Thanks, Jim.

Operator

And our next question comes from the line of Matthew Mishan of KeyBanc. Your line is open.

Matthew Mishan -- KeyBanc Capital Markets -- Analyst

Thank you for taking the question. I just want to start with the second quarter. Is it possible for you guys to help quantify some of the moving pieces, especially in cardio and vascular, what the impact of the supply chain constraint was versus, let's call it, maturity of the EP program and really the tough comp from last year?

Joe Dziedzic -- President and Chief Executive Officer

Certainly, Matt. Thanks for the question. When you look at the C&V business, you think about that market. The market is growing 6% to 7%, and we've been growing the prior previous nine quarters, a high single digit, even low double digit a couple of quarters.

And so if you think about, call it, a high single-digit kind of growth rate, when we look at the primary drivers of the second quarter, which is in line with what we expected, the maturing EP program in the second quarter plus the supply constraint, when you consider those, that explains somewhere in the neighborhood of two-thirds of the variance between kind of a market -- of slightly above-market growth rate and the 2% that we reported for the quarter. When we look at third quarter, it's kind of the peak quarter of the decline, if you can use those two words. It's the maximum decline or the biggest decline on a year-over-year basis that we expect from that program happens in the third quarter. That is a little deeper than what we were anticipating when we started the year.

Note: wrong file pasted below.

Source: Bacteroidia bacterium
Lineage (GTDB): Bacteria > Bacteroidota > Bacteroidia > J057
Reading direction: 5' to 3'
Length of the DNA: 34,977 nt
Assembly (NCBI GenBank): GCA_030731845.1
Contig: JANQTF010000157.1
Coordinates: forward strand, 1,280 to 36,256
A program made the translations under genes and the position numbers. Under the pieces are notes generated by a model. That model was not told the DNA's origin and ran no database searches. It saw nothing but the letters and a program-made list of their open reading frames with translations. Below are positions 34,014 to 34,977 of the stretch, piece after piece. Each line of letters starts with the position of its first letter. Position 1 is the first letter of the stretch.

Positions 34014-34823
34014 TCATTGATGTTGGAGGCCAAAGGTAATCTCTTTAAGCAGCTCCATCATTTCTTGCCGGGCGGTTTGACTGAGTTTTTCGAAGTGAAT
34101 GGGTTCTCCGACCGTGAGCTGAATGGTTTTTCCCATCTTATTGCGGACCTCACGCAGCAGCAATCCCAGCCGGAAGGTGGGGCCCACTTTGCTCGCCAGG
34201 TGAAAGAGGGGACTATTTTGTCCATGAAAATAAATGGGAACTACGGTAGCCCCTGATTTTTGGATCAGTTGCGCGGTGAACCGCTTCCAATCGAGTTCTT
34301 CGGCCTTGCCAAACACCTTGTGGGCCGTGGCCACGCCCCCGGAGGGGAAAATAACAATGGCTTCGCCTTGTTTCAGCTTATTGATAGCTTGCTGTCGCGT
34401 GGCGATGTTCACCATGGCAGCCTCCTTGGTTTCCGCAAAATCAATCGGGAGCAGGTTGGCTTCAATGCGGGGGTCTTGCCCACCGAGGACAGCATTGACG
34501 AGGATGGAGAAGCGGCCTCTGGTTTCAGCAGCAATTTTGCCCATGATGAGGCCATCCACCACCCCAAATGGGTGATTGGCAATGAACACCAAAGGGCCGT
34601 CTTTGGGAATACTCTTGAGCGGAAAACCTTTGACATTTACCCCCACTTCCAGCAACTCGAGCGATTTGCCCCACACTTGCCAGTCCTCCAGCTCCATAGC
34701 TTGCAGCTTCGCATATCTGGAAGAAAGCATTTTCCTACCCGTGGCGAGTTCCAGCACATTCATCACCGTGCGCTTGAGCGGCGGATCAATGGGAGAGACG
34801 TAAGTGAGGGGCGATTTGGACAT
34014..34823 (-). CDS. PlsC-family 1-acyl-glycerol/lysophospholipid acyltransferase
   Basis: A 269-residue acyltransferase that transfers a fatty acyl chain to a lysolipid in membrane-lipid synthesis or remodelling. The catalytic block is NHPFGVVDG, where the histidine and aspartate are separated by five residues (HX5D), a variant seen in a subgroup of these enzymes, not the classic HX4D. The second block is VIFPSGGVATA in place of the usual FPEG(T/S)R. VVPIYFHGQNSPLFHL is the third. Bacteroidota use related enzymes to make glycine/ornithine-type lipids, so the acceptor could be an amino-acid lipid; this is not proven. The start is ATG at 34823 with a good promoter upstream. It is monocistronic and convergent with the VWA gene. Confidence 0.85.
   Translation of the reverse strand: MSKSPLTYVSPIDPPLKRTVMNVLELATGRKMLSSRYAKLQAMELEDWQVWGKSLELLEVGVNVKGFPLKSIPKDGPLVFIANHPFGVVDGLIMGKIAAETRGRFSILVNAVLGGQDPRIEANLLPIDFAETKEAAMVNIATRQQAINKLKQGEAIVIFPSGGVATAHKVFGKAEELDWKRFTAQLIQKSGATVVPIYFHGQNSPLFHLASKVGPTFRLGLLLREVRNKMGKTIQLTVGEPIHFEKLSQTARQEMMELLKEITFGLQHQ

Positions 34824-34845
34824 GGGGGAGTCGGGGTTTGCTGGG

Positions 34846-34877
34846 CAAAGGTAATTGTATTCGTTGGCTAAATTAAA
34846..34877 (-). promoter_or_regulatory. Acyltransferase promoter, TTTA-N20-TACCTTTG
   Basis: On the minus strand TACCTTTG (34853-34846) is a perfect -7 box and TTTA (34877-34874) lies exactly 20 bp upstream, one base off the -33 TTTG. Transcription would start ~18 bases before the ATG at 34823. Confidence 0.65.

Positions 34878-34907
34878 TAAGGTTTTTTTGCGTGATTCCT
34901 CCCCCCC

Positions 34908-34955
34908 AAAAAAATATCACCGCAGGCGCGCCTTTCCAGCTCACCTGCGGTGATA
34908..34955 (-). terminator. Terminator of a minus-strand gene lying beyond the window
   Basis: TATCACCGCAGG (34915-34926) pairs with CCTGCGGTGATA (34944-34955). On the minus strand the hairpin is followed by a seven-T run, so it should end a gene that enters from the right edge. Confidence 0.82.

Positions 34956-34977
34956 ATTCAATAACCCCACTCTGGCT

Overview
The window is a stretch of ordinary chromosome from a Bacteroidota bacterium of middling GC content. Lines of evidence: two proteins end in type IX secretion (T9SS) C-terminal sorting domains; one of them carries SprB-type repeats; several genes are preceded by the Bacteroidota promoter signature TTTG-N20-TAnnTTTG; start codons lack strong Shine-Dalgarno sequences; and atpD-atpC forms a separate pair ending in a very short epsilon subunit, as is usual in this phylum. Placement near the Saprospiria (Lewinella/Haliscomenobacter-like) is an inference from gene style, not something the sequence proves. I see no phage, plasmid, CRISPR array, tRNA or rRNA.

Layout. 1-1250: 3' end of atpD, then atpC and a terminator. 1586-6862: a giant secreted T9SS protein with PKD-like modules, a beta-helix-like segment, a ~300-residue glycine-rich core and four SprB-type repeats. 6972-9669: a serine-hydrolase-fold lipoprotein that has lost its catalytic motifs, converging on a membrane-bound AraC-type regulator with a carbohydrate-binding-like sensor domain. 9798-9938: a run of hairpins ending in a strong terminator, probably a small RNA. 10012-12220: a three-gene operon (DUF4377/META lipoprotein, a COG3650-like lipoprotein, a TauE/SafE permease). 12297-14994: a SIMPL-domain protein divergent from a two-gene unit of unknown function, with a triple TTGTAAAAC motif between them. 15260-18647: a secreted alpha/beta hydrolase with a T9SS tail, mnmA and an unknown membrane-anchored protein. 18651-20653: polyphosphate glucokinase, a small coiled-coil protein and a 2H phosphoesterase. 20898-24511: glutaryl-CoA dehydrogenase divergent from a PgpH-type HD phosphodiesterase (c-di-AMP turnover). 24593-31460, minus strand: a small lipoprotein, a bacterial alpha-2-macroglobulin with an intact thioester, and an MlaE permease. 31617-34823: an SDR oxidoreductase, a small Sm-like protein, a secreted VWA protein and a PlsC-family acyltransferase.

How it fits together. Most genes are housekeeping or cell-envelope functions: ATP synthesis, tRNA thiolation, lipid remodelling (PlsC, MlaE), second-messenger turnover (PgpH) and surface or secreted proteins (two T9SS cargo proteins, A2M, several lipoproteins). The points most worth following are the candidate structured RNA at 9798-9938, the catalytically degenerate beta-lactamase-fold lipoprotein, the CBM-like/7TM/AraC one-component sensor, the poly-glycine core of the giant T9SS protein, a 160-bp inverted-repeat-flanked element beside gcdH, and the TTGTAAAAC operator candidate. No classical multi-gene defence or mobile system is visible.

But I mentioned earlier, we actually had a little bit of upside from that particular program in the first quarter. So for the year, it's kind of balancing out, but the third quarter is the peak of that year-over-year decline. What we also expect to resolve the quality issue, but we do expect third quarter to look more like second quarter in C&V. But then in the fourth quarter, as those -- as the maturing program decline abates, still declining, but it's not to the same degree, the quality issue is resolved.